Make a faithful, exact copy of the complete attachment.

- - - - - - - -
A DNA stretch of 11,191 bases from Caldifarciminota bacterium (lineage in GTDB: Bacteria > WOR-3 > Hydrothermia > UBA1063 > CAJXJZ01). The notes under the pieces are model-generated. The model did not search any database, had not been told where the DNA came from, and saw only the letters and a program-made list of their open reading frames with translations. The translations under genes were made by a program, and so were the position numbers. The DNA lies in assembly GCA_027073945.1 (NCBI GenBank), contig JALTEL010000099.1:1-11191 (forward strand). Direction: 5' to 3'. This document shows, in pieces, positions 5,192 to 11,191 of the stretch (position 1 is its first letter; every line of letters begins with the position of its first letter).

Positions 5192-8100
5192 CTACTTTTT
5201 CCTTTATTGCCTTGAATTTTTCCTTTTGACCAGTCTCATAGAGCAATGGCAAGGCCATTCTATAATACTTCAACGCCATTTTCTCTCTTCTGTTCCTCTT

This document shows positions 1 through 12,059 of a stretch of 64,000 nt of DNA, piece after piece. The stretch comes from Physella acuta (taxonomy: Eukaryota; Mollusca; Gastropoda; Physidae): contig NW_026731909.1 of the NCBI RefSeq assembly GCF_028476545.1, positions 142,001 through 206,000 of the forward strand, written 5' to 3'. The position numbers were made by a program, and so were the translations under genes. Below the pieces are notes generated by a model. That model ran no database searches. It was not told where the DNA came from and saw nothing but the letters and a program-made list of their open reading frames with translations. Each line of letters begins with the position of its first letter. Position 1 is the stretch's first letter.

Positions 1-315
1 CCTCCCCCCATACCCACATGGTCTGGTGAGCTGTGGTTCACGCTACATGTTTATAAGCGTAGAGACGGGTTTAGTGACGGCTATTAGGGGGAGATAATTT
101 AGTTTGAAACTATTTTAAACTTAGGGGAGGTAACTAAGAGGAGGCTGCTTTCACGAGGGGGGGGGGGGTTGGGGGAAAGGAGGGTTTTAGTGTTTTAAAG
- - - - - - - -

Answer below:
A DNA stretch of 11,191 bases from Caldifarciminota bacterium (lineage in GTDB: Bacteria > WOR-3 > Hydrothermia > UBA1063 > CAJXJZ01). The notes under the pieces are model-generated. The model did not search any database, had not been told where the DNA came from, and saw only the letters and a program-made list of their open reading frames with translations. The translations under genes were made by a program, and so were the position numbers. The DNA lies in assembly GCA_027073945.1 (NCBI GenBank), contig JALTEL010000099.1:1-11191 (forward strand). Direction: 5' to 3'. This document shows, in pieces, positions 5,192 to 11,191 of the stretch (position 1 is its first letter; every line of letters begins with the position of its first letter).

Positions 5192-8100
5192 CTACTTTTT
5201 CCTTTATTGCCTTGAATTTTTCCTTTTGACCAGTCTCATAGAGCAATGGCAAGGCCATTCTATAATACTTCAACGCCATTTTCTCTCTTCTGTTCCTCTT

This document shows positions 1 through 12,059 of a stretch of 64,000 nt of DNA, piece after piece. The stretch comes from Physella acuta (taxonomy: Eukaryota; Mollusca; Gastropoda; Physidae): contig NW_026731909.1 of the NCBI RefSeq assembly GCF_028476545.1, positions 142,001 through 206,000 of the forward strand, written 5' to 3'. The position numbers were made by a program, and so were the translations under genes. Below the pieces are notes generated by a model. That model ran no database searches. It was not told where the DNA came from and saw nothing but the letters and a program-made list of their open reading frames with translations. Each line of letters begins with the position of its first letter. Position 1 is the stretch's first letter.

Positions 1-315
1 CCTCCCCCCATACCCACATGGTCTGGTGAGCTGTGGTTCACGCTACATGTTTATAAGCGTAGAGACGGGTTTAGTGACGGCTATTAGGGGGAGATAATTT
101 AGTTTGAAACTATTTTAAACTTAGGGGAGGTAACTAAGAGGAGGCTGCTTTCACGAGGGGGGGGGGGGTTGGGGGAAAGGAGGGTTTTAGTGTTTTAAAG